One odd detail is that the pheasants were delivered to the pheasant facility (take your pick of which Platte hunting lodge might be associated with that), but the white pickup’s trailer was empty on the first pass but loaded on the second pass. But that doesn’t matter to this criminal investigation: AG Jackley says the truck driver, the pheasant raiser, and the invoice all agree, that the return trip showed the trailer loaded with empty pheasant crates stacked and secured, and that, most importantly, this truck wasn’t carrying a hit man or Scott Westerhuis’s missing safe. It was just some guy on the road late at night doing his job.

    3. Scott Westerhuis’s safety deposit box held no evidence about the crimes of September 17. You remember the safety deposit box that Scott Westerhuis had maintained for Mid-Central, a safety deposit box that, amidst ongoing investigations into the Westerhuis murders and their own finances, the Mid-Central board thought they could just put their exec Dan Guericke in charge of opening and deciding whether there was anything DCI should see? Yeah, that AG Jackley talks about that box. Mid-Central’s lawyer wised them up, and DCI took a look. Says AG Jackley, “Although the Search Warrant Return has been filed, consistent with the Order to Seal it is not appropriate to disclose the specific contents at this time.  Generally, there was nothing of evidentiary value in relation to the death investigation.”

    We shouldn’t have expected any information about the September 17 murders: if Education Secretary Melody Schopp’s decision on September 16 to cancel Mid-Central’s multi-million-dollar GEAR UP contract triggered Scott Westerhuis’s decision to kill his family and himself (and that’s the implicit connection every media report makes, right, the only dramatic trigger we can discern in public documents, right?), he wouldn’t have had time to stash any relevant evidence at the bank. Scott Westerhuis was in Takini when he learned of the Schopp decision. He was driving back to Platte through the evening of the 16th. He died before bank hours on the 17th.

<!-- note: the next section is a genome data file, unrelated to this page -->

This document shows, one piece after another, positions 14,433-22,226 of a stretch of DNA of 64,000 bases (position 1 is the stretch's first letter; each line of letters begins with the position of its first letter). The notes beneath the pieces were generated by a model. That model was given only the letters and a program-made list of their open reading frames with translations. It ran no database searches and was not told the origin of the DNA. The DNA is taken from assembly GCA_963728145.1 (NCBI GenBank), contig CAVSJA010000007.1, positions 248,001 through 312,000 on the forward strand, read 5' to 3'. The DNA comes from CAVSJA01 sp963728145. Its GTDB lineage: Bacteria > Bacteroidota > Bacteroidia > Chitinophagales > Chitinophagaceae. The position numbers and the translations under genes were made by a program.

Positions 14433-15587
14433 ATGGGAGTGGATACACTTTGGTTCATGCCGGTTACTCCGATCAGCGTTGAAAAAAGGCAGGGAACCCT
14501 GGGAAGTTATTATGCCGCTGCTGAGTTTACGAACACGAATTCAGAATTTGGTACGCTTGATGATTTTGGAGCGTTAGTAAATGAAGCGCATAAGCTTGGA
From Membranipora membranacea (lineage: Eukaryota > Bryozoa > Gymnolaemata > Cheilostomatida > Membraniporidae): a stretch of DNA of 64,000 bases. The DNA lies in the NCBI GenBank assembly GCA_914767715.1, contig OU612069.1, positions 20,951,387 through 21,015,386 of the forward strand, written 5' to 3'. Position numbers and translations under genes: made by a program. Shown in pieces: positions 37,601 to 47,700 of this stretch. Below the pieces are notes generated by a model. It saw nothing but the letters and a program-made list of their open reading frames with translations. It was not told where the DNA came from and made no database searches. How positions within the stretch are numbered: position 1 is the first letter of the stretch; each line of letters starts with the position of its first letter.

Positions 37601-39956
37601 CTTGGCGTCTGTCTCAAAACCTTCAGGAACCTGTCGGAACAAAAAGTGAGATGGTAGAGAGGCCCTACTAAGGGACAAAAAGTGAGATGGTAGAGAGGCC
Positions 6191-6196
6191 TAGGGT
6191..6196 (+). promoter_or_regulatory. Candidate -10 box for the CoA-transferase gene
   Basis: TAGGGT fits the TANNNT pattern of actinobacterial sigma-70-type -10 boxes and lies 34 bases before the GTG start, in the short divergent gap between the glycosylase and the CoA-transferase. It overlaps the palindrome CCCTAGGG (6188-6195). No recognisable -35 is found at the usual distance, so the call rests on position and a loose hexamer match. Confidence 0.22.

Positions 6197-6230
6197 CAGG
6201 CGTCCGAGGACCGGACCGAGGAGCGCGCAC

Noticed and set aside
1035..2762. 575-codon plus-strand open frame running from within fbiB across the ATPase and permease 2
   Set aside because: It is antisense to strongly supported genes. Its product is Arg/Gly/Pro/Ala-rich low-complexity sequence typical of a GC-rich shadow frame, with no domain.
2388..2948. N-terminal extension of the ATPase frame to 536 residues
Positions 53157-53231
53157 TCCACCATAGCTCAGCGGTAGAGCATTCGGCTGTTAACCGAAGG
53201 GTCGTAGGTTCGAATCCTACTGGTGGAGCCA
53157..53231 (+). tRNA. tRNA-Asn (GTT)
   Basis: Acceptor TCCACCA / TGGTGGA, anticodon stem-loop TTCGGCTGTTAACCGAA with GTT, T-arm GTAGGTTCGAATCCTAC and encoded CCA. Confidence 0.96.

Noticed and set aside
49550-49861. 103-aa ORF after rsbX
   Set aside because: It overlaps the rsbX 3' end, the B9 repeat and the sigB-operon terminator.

4. Jackley still thinks Scott Westerhuis’s safe evaporated. This is part of AG Jackley’s story still smells fishy. AG Jackley’s statement today says multiple witnesses have told DCI about a safe in the Westerhuis house. DCI has found no trace of said safe.

    AG Jackley says “the safe is believed to be similar in nature to the SentrySafe 1100 Fire-safe chest that provides only a ½ hour of fire protection.” The safe thus would have had to have faced a fire that was either hotter than normal fires or lasted longer than half an hour. That fire would have to have been strong enough to destroy that safe but not the shotgun that Jackley says Westerhuis used to kill himself.

    I have the SentrySafe H2100, bought maybe at Pamida. It’s a step up from the SentrySafe 1100, since it is waterproof, and it costs $60. Why would a guy with two security systems and a panic room in his house buy the same crappy entry-level safe as some cheap blogger?

    Come to think of it, if Scott Westerhuis really was running some big financial scam through GEAR UP and Mid-Central, would he really have let multiple people see the safe where he was keeping his most important papers? It seems just as plausible to conclude that this cheap, flimsy safe was a decoy. If Scott Westerhuis had evidence of vast corruption, he kept it somewhere else. (Marty, you guys have run the dogs and metal detector across the remaining Westerhuis office/gym complex and the rest of the property and subpoena’d the crap out Westerhuis’s Internet providers, right?)

    *     *     *

    Attorney General Marty Jackley’s statements today focus mostly on dispelling concerns that anyone other than Scott Westerhuis was involved in the death and destruction on the Westerhuises’ property on September 17. AG Jackley’s statements do nothing to help us understand why those crimes happened. But they emphasize that, three and a half months after the crimes, we have no evidence that supports any of the rumors that someone besides Scott Westerhuis pulled the trigger and lit the fire.